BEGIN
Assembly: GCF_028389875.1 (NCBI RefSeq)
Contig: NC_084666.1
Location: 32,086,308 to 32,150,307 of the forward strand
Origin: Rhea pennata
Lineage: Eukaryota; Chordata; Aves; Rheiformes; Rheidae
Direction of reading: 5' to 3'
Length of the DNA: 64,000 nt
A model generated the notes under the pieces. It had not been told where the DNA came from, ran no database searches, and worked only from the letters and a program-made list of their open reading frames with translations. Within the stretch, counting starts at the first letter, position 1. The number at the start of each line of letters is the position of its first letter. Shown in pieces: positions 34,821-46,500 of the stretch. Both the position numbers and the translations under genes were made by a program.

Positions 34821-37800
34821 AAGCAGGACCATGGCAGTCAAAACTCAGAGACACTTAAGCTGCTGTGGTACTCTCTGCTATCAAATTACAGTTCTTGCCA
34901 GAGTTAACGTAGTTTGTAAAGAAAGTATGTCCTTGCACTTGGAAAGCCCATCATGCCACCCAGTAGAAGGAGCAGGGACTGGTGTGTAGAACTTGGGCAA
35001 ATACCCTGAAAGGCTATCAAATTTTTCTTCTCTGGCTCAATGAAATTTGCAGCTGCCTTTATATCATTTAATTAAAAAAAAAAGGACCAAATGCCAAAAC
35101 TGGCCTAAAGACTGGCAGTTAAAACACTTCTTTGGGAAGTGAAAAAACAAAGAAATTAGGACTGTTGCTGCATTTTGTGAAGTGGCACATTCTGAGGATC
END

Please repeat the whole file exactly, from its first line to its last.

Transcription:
Assembly: GCF_028389875.1 (NCBI RefSeq)
Contig: NC_084666.1
Location: 32,086,308 to 32,150,307 of the forward strand
Origin: Rhea pennata
Lineage: Eukaryota; Chordata; Aves; Rheiformes; Rheidae
Direction of reading: 5' to 3'
Length of the DNA: 64,000 nt
A model generated the notes under the pieces. It had not been told where the DNA came from, ran no database searches, and worked only from the letters and a program-made list of their open reading frames with translations. Within the stretch, counting starts at the first letter, position 1. The number at the start of each line of letters is the position of its first letter. Shown in pieces: positions 34,821-46,500 of the stretch. Both the position numbers and the translations under genes were made by a program.

Positions 34821-37800
34821 AAGCAGGACCATGGCAGTCAAAACTCAGAGACACTTAAGCTGCTGTGGTACTCTCTGCTATCAAATTACAGTTCTTGCCA
34901 GAGTTAACGTAGTTTGTAAAGAAAGTATGTCCTTGCACTTGGAAAGCCCATCATGCCACCCAGTAGAAGGAGCAGGGACTGGTGTGTAGAACTTGGGCAA
35001 ATACCCTGAAAGGCTATCAAATTTTTCTTCTCTGGCTCAATGAAATTTGCAGCTGCCTTTATATCATTTAATTAAAAAAAAAAGGACCAAATGCCAAAAC
35101 TGGCCTAAAGACTGGCAGTTAAAACACTTCTTTGGGAAGTGAAAAAACAAAGAAATTAGGACTGTTGCTGCATTTTGTGAAGTGGCACATTCTGAGGATC